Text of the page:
OTTAWA, Oct. 16 /CNW Telbec/ - Assembly of First Nations National Chief
Phil Fontaine and First Nations Child and Family Caring Society (FNCFCS)
executive director Cindy Blackstock praised today's decision by the Canadian
Human Rights Commission to allow a tribunal to hear a human rights complaint
regarding First Nations children in state care.
"This is one of the most significant human rights cases to ever arise in
Canada. The decision by the Canadian Human Rights Commission is very positive,
it means we can finally begin to address the national crisis that has been
created by unfair funding and inequitable services for First Nations children
who are in state care," said National Chief Phil Fontaine. "We are also
calling on the minority Conservative government and all federal parties to
proceed with the inquiry with no further delay. Delaying a hearing through
unnecessary appeals will only delay justice for thousands of children in state
care. All parties should work together to resolve the issue of discrimination
in the child welfare system as quickly as possible."
"When accountable and responsible governments see discrimination against
vulnerable children they should run toward equality - not inch toward it,"
said First Nations Child and Family Caring Society executive director Cindy
Blackstock. "Considering that there are three times the number of First
Nations children in child welfare care today than at the height of residential
schools and independent experts have cited the federal government's under
funding of child welfare as a contributing factor, I simply can not understand
why the federal government would not move immediately to ensure equal
treatment for First Nations children."
The AFN and the FNCFCS filed the complaint with the Canadian Human Rights
Commission on February 23, 2007 after the 2005 Wend:e Report revealed that
First Nation Child Welfare Agencies receive approximately 22% less funding
than provincial agencies. Since the complaint was filed in 2007, the federal
government has twice refused mediation, and has been unwilling to discuss
national solutions outlined in both the Wend:e Report and the AFN's 2006
Leadership Action Plan on First Nations Child Welfare.
In May 2008, a report by the Auditor General of Canada found that the
federal government is not providing First Nations Child and Family Services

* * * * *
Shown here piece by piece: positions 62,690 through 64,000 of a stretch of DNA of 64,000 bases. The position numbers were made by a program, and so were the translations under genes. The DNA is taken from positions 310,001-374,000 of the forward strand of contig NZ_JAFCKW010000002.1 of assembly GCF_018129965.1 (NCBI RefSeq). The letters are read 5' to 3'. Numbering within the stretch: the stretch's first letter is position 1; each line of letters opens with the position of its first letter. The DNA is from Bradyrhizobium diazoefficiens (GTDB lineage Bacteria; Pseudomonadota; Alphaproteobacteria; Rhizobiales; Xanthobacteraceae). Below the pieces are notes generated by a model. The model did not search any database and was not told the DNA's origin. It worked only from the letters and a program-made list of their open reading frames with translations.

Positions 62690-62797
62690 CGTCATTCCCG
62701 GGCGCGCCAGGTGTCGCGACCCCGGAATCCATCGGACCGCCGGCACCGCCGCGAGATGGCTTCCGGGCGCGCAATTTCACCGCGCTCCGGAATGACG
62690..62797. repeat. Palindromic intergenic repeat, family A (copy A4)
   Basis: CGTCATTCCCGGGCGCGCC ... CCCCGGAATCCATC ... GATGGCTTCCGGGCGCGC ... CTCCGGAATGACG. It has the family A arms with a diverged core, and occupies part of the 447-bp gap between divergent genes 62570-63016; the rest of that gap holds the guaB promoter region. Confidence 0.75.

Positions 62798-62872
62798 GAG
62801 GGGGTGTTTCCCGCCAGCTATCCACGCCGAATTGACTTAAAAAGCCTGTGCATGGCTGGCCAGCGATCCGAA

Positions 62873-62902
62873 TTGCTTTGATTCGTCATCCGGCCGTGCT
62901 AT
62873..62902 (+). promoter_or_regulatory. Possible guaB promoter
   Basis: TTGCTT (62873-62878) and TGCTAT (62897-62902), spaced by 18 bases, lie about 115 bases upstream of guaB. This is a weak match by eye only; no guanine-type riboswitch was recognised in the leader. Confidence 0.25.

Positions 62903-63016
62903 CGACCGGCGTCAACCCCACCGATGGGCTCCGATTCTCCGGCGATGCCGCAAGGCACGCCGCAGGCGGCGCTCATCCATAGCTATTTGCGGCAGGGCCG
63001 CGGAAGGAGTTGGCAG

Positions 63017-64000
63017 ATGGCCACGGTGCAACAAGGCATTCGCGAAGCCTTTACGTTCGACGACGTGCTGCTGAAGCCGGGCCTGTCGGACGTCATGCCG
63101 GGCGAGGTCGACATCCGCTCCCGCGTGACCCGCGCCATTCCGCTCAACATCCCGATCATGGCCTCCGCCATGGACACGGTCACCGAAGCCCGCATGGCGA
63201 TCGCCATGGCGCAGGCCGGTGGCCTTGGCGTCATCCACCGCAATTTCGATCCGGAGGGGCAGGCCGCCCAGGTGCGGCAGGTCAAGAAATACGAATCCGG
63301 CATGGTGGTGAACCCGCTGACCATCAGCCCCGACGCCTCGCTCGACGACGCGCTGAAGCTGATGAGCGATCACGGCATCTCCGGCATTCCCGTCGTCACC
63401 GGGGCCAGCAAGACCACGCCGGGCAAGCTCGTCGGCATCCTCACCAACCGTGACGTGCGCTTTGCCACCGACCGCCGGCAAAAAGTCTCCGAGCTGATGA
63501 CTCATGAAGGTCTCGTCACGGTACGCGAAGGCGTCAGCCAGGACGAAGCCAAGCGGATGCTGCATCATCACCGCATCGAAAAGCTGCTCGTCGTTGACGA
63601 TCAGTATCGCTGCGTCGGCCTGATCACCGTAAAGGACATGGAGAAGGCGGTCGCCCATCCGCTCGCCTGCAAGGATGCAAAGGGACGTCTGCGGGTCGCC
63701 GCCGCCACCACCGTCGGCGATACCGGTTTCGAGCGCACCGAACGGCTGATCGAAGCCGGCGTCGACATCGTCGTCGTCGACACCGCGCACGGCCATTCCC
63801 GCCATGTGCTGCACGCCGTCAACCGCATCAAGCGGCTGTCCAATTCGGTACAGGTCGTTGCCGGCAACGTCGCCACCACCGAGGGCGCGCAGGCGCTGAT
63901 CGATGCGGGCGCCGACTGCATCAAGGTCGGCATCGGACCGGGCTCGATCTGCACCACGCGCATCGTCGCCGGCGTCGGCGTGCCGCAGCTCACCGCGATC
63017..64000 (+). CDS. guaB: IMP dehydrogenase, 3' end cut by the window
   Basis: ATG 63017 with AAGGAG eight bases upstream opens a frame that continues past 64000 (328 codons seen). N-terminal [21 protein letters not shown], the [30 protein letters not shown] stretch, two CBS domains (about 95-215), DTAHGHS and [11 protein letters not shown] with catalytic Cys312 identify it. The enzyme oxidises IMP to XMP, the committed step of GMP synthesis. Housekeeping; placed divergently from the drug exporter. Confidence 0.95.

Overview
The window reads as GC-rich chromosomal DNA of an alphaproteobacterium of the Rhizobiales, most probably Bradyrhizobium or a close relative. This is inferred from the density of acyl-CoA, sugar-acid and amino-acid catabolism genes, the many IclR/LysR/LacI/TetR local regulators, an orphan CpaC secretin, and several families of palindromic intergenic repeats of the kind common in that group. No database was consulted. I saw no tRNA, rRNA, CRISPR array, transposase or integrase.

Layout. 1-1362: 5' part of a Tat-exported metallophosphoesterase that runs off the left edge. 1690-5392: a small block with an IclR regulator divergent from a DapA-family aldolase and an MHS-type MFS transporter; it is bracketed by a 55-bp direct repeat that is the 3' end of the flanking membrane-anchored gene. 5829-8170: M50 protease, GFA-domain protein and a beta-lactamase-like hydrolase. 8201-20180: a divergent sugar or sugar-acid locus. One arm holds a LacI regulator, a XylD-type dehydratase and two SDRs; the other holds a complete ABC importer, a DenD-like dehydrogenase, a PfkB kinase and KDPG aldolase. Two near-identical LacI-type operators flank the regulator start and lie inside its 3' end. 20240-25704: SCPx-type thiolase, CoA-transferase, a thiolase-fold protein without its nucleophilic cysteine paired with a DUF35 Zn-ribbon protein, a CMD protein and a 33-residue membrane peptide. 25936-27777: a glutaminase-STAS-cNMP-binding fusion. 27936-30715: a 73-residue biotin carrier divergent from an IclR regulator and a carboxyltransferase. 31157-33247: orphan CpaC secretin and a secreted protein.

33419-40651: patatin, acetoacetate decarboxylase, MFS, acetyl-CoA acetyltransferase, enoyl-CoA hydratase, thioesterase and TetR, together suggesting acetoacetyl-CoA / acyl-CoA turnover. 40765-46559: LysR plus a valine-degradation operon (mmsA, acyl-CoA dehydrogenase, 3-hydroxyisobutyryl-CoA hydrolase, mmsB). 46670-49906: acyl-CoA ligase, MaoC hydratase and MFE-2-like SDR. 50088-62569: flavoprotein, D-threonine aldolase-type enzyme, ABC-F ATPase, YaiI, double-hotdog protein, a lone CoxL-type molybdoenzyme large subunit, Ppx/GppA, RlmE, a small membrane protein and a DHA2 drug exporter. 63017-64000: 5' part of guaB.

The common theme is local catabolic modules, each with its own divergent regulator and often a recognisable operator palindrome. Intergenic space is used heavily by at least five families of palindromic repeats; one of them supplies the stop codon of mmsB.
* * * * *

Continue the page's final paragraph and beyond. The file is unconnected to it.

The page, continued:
agencies with enough funding to meet the number or the needs of children in
care. The report stated that the funding formula has not been reviewed since
1988, and it has not been adjusted for inflation since 1995, leaving First
Nation Child and Family Services under-funded compared to provincial services.
The Auditor General also critiqued the new child welfare model in Alberta
noting that it assumes only 6 percent of First Nations children will be in
care, when in some agencies the true number is much higher.
Similar to the Child Welfare issue, other core programs for First Nations
have been capped at 2% a year, which does not keep pace with inflation or the
growing First Nations population, creating a growing gap in the quality of
life of First Nations compared to Canadians. The average Canadian gets
services from the federal, provincial and municipal governments at an amount
that is almost two-and-a-half times greater than that received by First
Nations citizens. After more than 12 years of efforts by the AFN to achieve
some measure of fairness in funding, the AFN has concluded that filing formal
human rights complaints and Charter challenges are increasingly important
options to assist First Nations to achieve equity.
There are an estimated 27,000 First Nations children in state care, of
whom 8,300 are in the care of First Nations child and family service agencies.
The AFN and the FNCFS are also launching a fundraising campaign to offset
costs for the case.
Donations can be made by contacting the AFN or the FNCFCS.
For further information:
For further information: Karyn Pugliese, AFN Health and Social
Communications, (613) 241-6789 ext. 210, cell: (613) 772-0156,